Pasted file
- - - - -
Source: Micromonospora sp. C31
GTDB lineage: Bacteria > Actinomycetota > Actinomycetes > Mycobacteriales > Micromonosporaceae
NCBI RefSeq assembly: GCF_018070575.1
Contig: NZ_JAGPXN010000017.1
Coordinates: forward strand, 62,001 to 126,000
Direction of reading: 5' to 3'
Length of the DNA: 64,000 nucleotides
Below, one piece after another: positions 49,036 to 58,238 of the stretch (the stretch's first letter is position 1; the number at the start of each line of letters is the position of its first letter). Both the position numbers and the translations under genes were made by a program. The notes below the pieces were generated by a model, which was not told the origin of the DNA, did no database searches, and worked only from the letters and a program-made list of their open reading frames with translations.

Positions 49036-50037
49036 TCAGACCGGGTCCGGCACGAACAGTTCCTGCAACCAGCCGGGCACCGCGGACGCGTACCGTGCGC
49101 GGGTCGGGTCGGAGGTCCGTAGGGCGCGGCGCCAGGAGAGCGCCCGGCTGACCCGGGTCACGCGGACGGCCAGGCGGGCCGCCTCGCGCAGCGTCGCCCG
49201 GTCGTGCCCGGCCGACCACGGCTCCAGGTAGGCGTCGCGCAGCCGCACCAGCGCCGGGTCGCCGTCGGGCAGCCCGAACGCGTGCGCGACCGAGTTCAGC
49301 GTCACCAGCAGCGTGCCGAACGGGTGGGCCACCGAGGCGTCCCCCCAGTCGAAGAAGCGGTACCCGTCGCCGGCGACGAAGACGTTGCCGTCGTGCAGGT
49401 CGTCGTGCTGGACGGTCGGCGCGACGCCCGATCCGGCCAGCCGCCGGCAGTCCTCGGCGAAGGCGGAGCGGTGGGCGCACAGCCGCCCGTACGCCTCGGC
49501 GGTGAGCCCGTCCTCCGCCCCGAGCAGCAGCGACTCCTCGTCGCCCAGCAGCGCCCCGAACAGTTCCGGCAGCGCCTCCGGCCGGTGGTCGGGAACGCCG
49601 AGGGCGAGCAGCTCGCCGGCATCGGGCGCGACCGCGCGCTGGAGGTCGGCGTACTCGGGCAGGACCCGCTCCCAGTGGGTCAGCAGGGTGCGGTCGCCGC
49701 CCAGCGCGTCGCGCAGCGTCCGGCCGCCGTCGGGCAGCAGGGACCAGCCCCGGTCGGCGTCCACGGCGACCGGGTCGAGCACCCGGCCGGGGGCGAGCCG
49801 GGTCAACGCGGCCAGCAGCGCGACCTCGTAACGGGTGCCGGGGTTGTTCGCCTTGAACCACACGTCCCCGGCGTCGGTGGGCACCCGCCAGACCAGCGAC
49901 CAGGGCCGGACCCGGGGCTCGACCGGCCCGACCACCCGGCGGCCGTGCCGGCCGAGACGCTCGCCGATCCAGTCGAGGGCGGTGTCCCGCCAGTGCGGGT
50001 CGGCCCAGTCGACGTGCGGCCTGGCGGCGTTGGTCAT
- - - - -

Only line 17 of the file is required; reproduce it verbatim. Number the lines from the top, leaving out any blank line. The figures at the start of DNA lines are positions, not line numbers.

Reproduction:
49701 CCAGCGCGTCGCGCAGCGTCCGGCCGCCGTCGGGCAGCAGGGACCAGCCCCGGTCGGCGTCCACGGCGACCGGGTCGAGCACCCGGCCGGGGGCGAGCCG